Thomas Jefferson (April 13, 1743 – July 4, 1826) was an American statesman, one of the Founding Fathers of the United States and the principal author of the Declaration of Independence. He served as the third President of the United States (1801–1809) and was elected the second Vice President of the United States under John Adams (1797–1801).
By all accounts Jefferson was an obsessive student, often spending 15 hours of the day with his books, 3 hours practicing his violin, and the remaining 6 hours eating and sleeping.
Jefferson collected fossils and was obsessed with animals, especially the mammoth. He even had the bones of a mastodon (now displayed in the Monticello Entrance Hall) sent to him during his residence in the President’s House in Washington, DC.
A true Renaissance man, Jefferson is known for his many talents in writing, economics, religion and philosophy as well as horticulture and mathematics. He spoke 6 languages including English, French, Greek, Italian, Latin and Spanish. He also had a love for the written word, having written over 19,000 letters in his lifetime.
Jefferson was 33 years old when he drafted and signed the Declaration of Independence. Although the Declaration of Independence adopted on July 4, 1776 had undergone a series of revisions from Jefferson’s original draft, its immortal words remain essentially his own: “We hold these truths to be self-evident, that all men are created equal, that they are endowed by their Creator with certain unalienable Rights; that among these are Life, Liberty, and the pursuit of Happiness.”
Although he expressed his opposition to slavery, Jefferson owned slaves throughout his lifetime. He did not free them because he thought they might not be able to live on their own.
He was an accomplished farmer, lawyer, architect, inventor, naturalist, philosopher and scientist. He also loved books a lot, donating 6,500 volumes to the Library of Congress.
He kept pet mockingbirds. He loved their singing and often had at least four at a time. His favorite bird was named Dick.
He was the first president to lead a political party—the Democratic-Republican party.
He loved vanilla ice cream. He probably first tasted ice cream while traveling in France. He brought home a recipe for it, which is now in the Library of Congress.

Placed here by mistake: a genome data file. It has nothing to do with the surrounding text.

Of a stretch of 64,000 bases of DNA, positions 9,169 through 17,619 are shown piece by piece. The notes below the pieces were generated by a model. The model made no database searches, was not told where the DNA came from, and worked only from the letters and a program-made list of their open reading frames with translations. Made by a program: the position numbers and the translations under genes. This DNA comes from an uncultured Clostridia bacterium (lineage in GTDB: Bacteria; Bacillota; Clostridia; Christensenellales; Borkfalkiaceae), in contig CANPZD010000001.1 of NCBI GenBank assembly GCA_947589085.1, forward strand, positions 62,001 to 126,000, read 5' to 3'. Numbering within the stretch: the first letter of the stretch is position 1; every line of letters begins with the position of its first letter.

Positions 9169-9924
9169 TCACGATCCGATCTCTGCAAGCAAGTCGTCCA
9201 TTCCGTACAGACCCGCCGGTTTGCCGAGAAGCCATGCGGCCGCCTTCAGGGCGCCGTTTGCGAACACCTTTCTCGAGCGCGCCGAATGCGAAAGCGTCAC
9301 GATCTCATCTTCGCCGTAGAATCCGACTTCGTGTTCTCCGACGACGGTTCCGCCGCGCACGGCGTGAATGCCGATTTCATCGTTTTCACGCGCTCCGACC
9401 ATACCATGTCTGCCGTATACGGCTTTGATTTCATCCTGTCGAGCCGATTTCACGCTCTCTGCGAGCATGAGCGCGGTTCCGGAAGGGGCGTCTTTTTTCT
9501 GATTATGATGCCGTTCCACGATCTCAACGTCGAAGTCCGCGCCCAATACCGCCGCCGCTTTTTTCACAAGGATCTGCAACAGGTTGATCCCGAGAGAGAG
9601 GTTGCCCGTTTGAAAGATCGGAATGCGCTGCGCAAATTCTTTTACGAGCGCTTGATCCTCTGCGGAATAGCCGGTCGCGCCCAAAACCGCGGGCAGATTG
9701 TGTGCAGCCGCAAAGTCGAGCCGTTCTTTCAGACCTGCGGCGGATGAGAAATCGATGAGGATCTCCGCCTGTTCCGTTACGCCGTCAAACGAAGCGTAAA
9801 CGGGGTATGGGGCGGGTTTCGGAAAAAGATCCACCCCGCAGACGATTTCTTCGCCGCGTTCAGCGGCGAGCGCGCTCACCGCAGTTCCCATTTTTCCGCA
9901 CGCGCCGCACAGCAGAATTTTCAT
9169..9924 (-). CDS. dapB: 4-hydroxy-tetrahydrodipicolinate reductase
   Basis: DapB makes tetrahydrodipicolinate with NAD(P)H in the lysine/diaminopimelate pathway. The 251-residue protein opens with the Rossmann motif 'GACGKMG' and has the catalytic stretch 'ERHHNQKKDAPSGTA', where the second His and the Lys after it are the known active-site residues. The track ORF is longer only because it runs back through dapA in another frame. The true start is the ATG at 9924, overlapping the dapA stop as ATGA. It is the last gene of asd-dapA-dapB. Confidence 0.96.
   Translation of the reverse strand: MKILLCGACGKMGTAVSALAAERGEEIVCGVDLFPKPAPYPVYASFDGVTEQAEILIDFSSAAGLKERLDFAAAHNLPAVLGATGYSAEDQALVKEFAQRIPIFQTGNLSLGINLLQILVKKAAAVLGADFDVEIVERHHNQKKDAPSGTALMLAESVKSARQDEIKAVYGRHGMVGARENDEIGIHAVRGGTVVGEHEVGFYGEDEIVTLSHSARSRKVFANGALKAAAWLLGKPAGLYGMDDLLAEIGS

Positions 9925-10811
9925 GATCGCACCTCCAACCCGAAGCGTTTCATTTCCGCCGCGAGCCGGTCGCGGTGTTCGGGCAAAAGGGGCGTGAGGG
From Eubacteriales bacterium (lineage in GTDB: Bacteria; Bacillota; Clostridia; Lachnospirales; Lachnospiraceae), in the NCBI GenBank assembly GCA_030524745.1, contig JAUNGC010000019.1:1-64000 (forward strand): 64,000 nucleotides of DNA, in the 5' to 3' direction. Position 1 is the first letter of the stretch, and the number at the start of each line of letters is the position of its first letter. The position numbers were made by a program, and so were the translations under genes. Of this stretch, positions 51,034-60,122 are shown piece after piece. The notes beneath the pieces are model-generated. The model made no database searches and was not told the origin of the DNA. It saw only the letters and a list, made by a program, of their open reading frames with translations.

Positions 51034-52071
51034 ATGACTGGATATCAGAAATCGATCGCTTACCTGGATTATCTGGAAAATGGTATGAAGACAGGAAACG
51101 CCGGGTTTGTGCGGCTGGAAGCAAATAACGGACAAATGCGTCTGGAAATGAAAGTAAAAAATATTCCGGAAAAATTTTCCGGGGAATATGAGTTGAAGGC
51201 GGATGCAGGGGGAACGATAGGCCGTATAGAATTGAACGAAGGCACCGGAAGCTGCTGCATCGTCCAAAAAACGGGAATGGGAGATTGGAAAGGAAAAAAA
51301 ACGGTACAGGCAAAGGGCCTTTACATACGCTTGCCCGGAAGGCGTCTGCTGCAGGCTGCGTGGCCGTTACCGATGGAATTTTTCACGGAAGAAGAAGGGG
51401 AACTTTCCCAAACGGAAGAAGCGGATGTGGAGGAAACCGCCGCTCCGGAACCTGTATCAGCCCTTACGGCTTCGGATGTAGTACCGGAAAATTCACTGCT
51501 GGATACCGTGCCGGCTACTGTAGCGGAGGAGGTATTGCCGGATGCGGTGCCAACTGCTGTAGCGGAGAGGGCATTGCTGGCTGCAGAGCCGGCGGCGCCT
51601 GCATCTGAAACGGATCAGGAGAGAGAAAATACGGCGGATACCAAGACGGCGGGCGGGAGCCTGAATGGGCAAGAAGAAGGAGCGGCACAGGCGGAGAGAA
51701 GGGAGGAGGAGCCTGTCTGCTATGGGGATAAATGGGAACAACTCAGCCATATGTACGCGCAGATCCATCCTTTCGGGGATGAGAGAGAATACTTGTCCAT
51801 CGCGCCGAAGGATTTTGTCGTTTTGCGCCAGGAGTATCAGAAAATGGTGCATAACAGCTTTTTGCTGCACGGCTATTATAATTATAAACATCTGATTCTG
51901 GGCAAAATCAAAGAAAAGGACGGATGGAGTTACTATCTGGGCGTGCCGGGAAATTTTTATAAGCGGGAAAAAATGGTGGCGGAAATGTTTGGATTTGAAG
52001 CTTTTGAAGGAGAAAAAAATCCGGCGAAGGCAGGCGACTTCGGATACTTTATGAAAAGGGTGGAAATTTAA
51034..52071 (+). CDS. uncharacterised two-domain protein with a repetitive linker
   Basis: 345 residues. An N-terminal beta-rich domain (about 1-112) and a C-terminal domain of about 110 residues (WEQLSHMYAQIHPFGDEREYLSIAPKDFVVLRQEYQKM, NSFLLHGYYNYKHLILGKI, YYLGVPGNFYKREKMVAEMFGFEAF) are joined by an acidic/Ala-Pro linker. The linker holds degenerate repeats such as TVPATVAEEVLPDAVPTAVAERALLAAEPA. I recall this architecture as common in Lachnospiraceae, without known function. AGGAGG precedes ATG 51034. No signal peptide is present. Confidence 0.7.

Jefferson is known for his many talents in writing, economics, religion and philosophy as well as horticulture and mathematics. He spoke 6 languages including English, French, Greek, Italian, Latin and Spanish. He also had a love for the written word, having written over 19,000 letters in his lifetime.
He married a widow who bore him six children but only two, both of them girls, lived to maturity. His wife died ten years after they got married.
Jefferson’s grandson James Madison Randolph became the first child born in the White House in 1806.
He died on the same day as his predecessor, John Adams, on July 4, 1826, the 50th anniversary of the signing of the Declaration of Independence. Jefferson and Adams also share the distinction of being the only Declaration of Independence signatories who would later serve as President.
“Equal and exact justice to all men…freedom of religion, freedom of the press, freedom of person under the protection of the habeas corpus.”- Thomas Jefferson (1743-1826), 3rd President of the United States (1801-1809).
Jefferson’s grave is inscribed with an epitaph of the three things of which he was the proudest. They are his authorship of the Declaration of Independence, the Statute of Virginia that guaranteed religious freedom and his founding of the University of Virginia in 1819. There is no mention of him being President on his gravestone.
In addition to the Jefferson Memorial near the Tidal Basin in Washington, D.C., he is immortalised on the $2 bill, the nickel and as one of the figures of Mount Rushmore. The memorial in the nation’s capital, featuring a 19-foot tall statue of Jefferson, was dedicated in 1943 on the 200th anniversary of his birth.
His last words were “Is it the Fourth?”
Unbowed! Unbent! Unbroken!
A Perfect Gentleman…